By Scott Keith –
Over the past several years, I’ve been thinking a lot about what it means to be a man. I am not talking specifically about gender or what does or does not hang between one’s legs. I am discussing what the essence of man is, or said more simply, what makes a man what he is.
This task started for me when I was writing Being Dad: Father as a Picture of God’s Grace. In the chapter on masculinity, I sought to define a masculine man based on the image of the father we gain from the parable of the Prodigal Son. I think this has been helpful. Time after time, when I’m teaching on the subject matter of the book, I use the same model to describe a man as strong, powerful, and capable. Strong in his willingness to risk. Powerful, with his words of forgiveness and love. And capable because he knows who he is in Christ.
This is helpful, but I often wonder if it is the whole picture. Now, I think I would add that to be a man means to be free to be what God, in Christ, has already declared we are: His saved and redeemed men. So then, a man is free. We are free from sin, death, and the power of the devil. Being free, a man is honored to work for his neighbor’s good. A man knows that his closest neighbors are those whom God has placed in his life closest to him: his family. A man needs the mutual consolation of the brethren or brotherhood. A man needs good friends. And just for fun, men often love good fellowship, good drink, and good smoke.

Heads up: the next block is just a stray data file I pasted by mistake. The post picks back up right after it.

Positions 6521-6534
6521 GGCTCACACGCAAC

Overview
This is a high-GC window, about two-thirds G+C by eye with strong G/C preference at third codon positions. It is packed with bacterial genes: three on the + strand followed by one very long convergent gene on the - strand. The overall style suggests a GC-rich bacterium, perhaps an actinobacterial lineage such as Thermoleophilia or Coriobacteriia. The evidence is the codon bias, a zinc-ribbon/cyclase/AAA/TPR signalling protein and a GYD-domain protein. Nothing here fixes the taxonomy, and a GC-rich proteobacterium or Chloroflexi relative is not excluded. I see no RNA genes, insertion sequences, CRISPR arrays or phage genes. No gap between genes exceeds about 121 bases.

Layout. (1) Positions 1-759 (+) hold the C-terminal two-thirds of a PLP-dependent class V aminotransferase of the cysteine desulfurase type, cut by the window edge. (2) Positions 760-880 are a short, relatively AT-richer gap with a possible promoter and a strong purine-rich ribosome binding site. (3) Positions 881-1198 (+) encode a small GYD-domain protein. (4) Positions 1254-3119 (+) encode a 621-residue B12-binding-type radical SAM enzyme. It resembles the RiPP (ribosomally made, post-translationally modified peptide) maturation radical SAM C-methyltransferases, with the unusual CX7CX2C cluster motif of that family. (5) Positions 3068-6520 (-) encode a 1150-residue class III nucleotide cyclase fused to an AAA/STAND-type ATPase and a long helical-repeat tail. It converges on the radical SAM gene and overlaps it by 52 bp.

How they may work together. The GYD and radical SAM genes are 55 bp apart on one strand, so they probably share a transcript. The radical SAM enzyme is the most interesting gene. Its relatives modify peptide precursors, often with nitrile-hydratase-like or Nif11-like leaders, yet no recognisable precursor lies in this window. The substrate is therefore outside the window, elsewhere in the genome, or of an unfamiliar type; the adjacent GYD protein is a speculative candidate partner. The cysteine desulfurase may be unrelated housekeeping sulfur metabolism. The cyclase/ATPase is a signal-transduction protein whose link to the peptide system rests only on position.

So, being a man looks like 1) Freedom, 2) Working for Neighbor, 3) Caring for Family, 4) having Good Friends, and for fun, enjoying Good Smoke, Good Drink, and Good Fellowship.
This may be more of a Jagged Manhood, but it is the type that I think best describes me, my friends, and the other men I respect. Admittedly, much of what I think is wrapped up in a particular theology. You see, I believe that all have sinned and fallen short of the glory of God. That means that ALL men are sinful and unclean. They sin in thought, word, and deed, and they need a redemption and a Redeemer that is outside of them. All men need Christ.
Thus, all men are saved by God’s grace alone, through faith in Christ alone, and for the sake of Christ alone. Our salvation is, from beginning to end, to the glory of God alone. None of our works merit anything. All that we add is sin; Christ alone adds all the merit and in turn gets all the glory. We are saved. We are free. We are men standing in the mercy of God because of Christ alone.
Freely, we are privileged to serve our neighbor. When those who are in Christ serve, they, as far as they are new free men in Christ, serve in love and not from the perspective of fear. When those under the curse of the Law and burdened by death and the power of the devil serve others, they do so from fear. When we free men do so, we do so out of love. We desire to serve God, yet part of us knows He does not need our service, and part of us does not know how to serve Him. And then we see those God has called to our lives, and we free men see that in working for our neighbor’s good we thus are serving God. We have heard it said that when we stand before the throne, the King will say: “Truly I tell you, whatever you did for one of the least of these brothers and sisters of mine, you did for me.” (Matthew 25:40)